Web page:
The Paul crowd thoroughly out-organized the Romney crew in his own backyard.
Saturday was an embarrassment of epic proportions for Mitt Romney and the Massachusetts Republican Party — an organization that, as I've chronicled in recent months, is essentially an extension of the Romney machine.
In a nutshell, a bunch of diehard followers of presidential candidate Ron Paul won spots intended for Romney loyalists, to represent the state at the Republican National Convention (RNC) in Tampa late this summer. In nine district caucuses, Paul supporters won 16 of 27 delegate spots, and 18 of 27 alternates. (These numbers might change slightly after consideration of provisional ballots and potential challenges.)
It won't affect the nomination. By virtue of Romney's easy primary victory, in which he received more than 70 percent of the votes, Romney is guaranteed the pledged support of all Massachusetts delegates on the first convention ballot. And there is little chance that there will be more than one ballot, regardless of the high hopes of some Paul devotees.
But it's certainly humiliating that the Paul crowd so thoroughly out-organized the Romney crew in his own backyard. Organizing supporters is so fundamental to the fall general election, that this fiasco— which took place while top adviser Eric Fehrnstrom was in Washington, DC, schmoozing at the White House Correspondents' Dinner — could raise questions about whether the campaign's eye is on the ball.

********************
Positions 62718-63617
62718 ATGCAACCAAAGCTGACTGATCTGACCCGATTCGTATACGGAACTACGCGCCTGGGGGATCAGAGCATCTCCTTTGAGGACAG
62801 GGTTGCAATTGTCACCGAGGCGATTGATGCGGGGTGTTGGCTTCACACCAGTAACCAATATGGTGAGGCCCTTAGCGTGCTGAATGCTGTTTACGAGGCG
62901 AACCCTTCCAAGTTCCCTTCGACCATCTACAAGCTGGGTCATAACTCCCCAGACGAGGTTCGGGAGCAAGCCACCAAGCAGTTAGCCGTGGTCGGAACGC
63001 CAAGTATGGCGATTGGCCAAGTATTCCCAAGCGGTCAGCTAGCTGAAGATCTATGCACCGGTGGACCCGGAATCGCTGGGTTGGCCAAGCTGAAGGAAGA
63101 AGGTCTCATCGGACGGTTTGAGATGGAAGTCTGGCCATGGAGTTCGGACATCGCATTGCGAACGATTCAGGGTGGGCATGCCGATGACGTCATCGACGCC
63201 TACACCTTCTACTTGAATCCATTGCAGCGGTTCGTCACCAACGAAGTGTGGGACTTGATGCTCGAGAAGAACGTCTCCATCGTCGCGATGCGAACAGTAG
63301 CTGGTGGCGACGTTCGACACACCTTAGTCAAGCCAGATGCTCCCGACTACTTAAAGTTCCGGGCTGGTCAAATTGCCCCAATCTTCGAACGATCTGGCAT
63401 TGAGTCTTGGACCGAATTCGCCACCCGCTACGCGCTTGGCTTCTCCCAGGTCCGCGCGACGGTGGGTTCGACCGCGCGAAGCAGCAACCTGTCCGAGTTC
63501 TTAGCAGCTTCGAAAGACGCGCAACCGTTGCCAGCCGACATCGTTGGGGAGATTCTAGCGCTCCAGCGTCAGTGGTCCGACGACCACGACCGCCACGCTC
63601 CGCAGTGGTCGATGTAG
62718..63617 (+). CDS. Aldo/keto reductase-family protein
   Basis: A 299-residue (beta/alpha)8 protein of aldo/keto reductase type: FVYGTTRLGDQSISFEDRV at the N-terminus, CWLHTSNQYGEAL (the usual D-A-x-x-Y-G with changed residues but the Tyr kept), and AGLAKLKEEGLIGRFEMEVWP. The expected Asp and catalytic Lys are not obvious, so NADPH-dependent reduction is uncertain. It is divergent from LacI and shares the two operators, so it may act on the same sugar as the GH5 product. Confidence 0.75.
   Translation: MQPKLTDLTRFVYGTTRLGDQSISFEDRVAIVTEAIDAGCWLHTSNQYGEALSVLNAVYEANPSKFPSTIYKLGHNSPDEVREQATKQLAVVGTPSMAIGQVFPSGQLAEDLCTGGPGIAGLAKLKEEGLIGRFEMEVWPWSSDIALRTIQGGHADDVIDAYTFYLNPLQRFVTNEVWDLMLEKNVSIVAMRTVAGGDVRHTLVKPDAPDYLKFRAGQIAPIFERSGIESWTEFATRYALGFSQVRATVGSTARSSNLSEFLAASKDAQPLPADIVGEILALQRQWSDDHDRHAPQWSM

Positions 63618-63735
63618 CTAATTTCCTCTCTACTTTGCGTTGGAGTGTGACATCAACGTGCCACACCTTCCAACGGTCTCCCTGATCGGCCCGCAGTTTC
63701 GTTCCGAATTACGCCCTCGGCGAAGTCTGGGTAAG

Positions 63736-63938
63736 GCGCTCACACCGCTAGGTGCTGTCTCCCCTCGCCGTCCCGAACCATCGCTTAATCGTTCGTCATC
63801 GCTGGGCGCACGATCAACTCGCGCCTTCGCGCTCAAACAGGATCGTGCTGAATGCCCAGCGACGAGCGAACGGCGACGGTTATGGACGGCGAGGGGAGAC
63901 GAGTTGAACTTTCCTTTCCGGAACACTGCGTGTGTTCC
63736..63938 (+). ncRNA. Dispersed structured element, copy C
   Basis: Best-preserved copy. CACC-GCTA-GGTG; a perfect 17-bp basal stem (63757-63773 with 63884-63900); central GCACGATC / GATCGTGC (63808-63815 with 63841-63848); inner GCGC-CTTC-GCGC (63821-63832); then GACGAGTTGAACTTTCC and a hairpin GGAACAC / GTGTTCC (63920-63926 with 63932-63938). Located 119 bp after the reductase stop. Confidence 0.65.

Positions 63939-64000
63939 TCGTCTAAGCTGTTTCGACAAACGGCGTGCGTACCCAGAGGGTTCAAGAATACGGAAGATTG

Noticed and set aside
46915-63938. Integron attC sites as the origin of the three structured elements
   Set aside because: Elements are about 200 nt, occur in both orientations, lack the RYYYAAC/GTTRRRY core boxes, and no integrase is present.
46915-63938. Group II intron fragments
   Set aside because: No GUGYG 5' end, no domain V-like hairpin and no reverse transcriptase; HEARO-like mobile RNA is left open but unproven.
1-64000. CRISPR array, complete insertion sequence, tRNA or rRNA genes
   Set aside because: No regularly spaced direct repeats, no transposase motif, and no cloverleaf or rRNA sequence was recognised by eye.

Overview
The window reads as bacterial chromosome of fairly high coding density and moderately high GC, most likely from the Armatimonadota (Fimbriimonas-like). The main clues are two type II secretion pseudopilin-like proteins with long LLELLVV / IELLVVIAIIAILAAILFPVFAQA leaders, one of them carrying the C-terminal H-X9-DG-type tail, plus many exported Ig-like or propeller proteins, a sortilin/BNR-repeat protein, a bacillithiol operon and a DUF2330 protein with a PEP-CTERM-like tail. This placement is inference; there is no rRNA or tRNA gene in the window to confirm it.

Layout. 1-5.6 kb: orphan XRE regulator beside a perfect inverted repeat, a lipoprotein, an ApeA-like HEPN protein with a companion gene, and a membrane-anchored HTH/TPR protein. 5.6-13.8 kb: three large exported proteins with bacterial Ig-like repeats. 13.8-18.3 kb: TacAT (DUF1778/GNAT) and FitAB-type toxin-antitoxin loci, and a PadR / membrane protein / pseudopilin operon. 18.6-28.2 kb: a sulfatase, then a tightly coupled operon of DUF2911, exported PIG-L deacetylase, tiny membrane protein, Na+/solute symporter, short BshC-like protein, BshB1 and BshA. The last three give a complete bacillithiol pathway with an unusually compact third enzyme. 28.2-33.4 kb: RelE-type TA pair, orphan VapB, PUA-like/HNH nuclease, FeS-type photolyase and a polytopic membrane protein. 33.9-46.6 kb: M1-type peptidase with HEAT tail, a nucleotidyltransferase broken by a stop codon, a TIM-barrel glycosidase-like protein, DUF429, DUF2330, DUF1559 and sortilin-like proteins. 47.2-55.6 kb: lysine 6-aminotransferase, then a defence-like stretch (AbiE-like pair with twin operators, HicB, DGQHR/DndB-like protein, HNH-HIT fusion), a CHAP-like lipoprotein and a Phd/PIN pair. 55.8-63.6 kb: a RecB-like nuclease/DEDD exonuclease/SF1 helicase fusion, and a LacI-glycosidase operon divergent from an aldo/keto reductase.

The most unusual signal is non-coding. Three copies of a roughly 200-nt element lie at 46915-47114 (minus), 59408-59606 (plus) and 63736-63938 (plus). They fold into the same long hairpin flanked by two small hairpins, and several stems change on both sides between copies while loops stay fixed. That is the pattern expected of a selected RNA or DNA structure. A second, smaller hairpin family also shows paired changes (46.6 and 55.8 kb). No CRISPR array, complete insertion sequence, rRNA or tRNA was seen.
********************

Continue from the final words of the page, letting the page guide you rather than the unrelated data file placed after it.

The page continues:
The effort should not have come as a surprise, since the same people did the same thing in 2008, with more limited success. Although some of the state's 41 delegates to the RNC are chosen by the state committee, and some at the MassGOP convention this spring, the bulk are elected by any registered Republicans who show up at the district caucuses.
Ron Paul libertarians, though highly motivated, are few in number. To defeat them required only 100 to 150 Romney supporters at each of the nine caucus locations — from an entire congressional district.
The failure to do so has stunned some Massachusetts Republicans. At the least, it is another black eye for new state party chairman Bob Maginn, whose long relationship with Romney goes back to Bain Capital.
But it could become more than a passing embarrassment.
The home-state delegation traditionally gets seated front and center, and national media typically seeks them out for comments about the nominee.
I asked Frank Capone, an elected "Liberty" delegate from District 5, what he will say to media in Tampa who ask his opinion of Romney. "Probably not what I should be saying," he chuckled.
MassGOP officials are publicly putting a game face on the caucus results — pointing to the higher-than-usual turnout as a positive sign. "It's a pretty fantastic thing to see the enthusiasm," says MassGOP spokesperson Tim Buckley.
But the importance of home-state delegates is a big reason that the Romney campaign took the unusual step of selecting and promoting a complete "slate" of candidates — which the MassGOP promoted on its Web site. There were also robocalls made for the slate candidates.
The Romney campaign wanted to ensure that the delegation would be "on message" in Tampa.
They also wanted to reward those who had loyally helped Romney and his allies over the years, by giving them a VIP junket to the national convention.